While everyone here at Pillar Point RV Park has been abuzz with whale sightings as the huge animals head north with their babies, whale sightings took a sad turn today.
The bloated carcass, floating belly up, of a less than a year old Humpback whale washed ashore on the beach just down from the RV Park. The day started with a sighting of a large pod of whales blowing spouts and making lazy dives. Shortly after, we spotted a floating blob way out by the entrance to the harbor. We strained with our binoculars to see and try to figure out what that was.
As the object was carried closer, it slammed into the jetty and we could see it was a young humpback whale about 25 feet long.
The Marine Mammal Center came to see what shape the whale was in and try to figure out where it might make land. Once low tide hits, they want to perform a necropsy to find out how the whale died. After that, the whale will hopefully wash out to sea with the next high tide.
Look at the barnacles that had attached themselves to the whales "chin"....
It wasn't long before the news trucks started showing up! Young men in suits with microphones started interviewing people in the now accumulating crowd. Traffic on Highway One got congested and soon three patrol cars were there to keep cars moving.
The faces of the kids were touching when they learned the whale was dead. There was so much love and concern for the young animal.
No word yet on what is going to happen to the body of the whale if it doesn't go out with the tide. Humpback Whales
Check out the baleen on the whale.
Humpback whales feed on tiny shrimp-like krill, plankton, and small fish. Instead of teeth, they have baleen
, which are scrub brush like plates made of keratin, just like fingernails and hair. Humpbacks can take in huge amounts of food and while the baleen lets the water out, it traps the food in the whale's mouth.
Humpbacks feed only in summer, in polar waters, and migrate to tropical waters to breed and give birth in the winter. During the winter, humpbacks live off their fat
reserves. These whales migrate nearly 16,000 miles a year.
It is estimated there are 80,000 Humpback Whales in the world today.
Here is some of the raw video I took of the whale up against the rocks on Surfer's Beach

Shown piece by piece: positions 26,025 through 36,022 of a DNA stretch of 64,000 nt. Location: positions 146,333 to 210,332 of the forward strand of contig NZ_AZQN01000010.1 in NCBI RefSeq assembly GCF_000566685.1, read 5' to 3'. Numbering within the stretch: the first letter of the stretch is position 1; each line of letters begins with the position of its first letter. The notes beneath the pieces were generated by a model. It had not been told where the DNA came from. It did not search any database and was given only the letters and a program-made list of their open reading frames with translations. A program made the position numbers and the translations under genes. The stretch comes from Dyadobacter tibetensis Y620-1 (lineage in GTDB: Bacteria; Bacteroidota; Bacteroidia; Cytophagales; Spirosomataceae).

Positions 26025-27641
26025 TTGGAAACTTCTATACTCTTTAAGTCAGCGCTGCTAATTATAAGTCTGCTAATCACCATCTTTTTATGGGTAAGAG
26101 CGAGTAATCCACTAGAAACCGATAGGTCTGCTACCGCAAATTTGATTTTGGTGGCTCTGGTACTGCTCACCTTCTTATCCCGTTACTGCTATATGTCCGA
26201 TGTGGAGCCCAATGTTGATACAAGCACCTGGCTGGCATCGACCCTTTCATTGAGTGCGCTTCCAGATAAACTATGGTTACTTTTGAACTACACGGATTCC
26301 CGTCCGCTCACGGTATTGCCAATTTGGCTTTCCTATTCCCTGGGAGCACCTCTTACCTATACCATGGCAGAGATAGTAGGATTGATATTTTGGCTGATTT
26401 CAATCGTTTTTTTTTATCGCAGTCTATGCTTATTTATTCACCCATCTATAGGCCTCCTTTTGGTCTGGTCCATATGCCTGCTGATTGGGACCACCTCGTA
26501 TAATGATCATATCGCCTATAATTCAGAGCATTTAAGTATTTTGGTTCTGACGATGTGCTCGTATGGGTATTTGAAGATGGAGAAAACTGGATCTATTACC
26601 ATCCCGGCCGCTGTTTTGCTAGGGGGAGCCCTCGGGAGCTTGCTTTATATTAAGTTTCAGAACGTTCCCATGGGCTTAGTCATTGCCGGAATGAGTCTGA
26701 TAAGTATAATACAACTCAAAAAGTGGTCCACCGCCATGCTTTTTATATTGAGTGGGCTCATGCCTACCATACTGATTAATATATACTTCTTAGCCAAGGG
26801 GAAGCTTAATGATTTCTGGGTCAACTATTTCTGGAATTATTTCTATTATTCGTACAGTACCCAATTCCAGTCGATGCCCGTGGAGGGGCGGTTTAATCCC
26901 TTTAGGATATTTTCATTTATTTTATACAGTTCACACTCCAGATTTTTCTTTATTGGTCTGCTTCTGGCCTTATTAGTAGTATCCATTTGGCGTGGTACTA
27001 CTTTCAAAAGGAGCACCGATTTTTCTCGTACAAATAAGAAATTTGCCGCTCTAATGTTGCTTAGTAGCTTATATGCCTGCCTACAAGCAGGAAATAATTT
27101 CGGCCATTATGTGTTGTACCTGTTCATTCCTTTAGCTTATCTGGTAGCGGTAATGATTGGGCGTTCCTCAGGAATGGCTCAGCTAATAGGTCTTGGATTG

It's Thursday morning and the tide has taken the baby whale to the middle of the bay. It can still easily been seen from Highway One or from Pillar Point RV Park. Thursday afternoon: The baby whale is back along the rocks on Highway One and making its way down to Surfer's Beach. Here are some more photos from today:According to State Game Officials, this whale has not been attacked by a shark. If he had, there would have been considerable damage to the fins and fluke. In this photo, you can see they are in good shape. If you look closely, you can see the whale's eye. Remember it is floating upside down. Pillar Point Harbor Patrol checking out the situation...NECROPSYToday is Friday, May 23rd. The whale has finally landed on the beach and the tide is out. Researchers from the California Academy of Sciences have arrived and are conducting a necropsy on the animal to see if they can determine what her cause of death was.
Sue Pemberton, a dead marine mammal responder is in charge of the crew. Here are the photos from today's event.
The gasses that puffed up the whale have escaped and now the young female has the shape you would expect to see. She is still upside down.The researchers begin their work on the whale.
They peel the layer of blubber back in order to get to the internal organs. Here is Sue taking tissue samples and putting them in plastic bags. Seagulls putting out the call dinner is on the beach! We saw a number of seagulls go in for some juicy bits even as the researchers were working on the whale.Knee deep in the whale. The researchers were trying to get to the whale's backbone to see if there were any broken bones. At the end of the examination, Sue suggested that due to bruising around the head, that the whale may have been struck by a boat or ship. Since the whale had been dead for about a week before it ran aground, the insides were pretty decomposed and were no good to researchers to determine if there was any disease in the animal. While they said they may never know what killed the whale, chances are it died from blunt force trauma.
After working several hours, it's lunch time and the researchers chow down on burritos....right next to the whale. It's rather amazing because the smell of the whale at this point is overwhelming and noticeable up to half a mile away. The research is done. Because of the Memorial Day Weekend, and Surfer's Beach being such a popular place, it was decided that the whale be towed out to sea. In not so populated areas, the whale would have been left to decompose where it landed. You can see the rope tied around its tail and ready to be picked up by a boat.
The beach here is not very deep and high tide brings big waves crashing onto the rocks. That makes for dangerous conditions for anyone on the boat or in the water. Here is a slide show that documents the whale's final trip to sea. By the way, the surfer in the photos is none other than Jeff Clark, who rode "Mavericks" for the first time in 1975 when he was the only one who would brave the coasts' biggest waves. Clark is also the creator of the Mavericks International Surf Contest held just off Pillar Point every year. Here is the link to his surf shop: http://jeffclarkmavericks.com/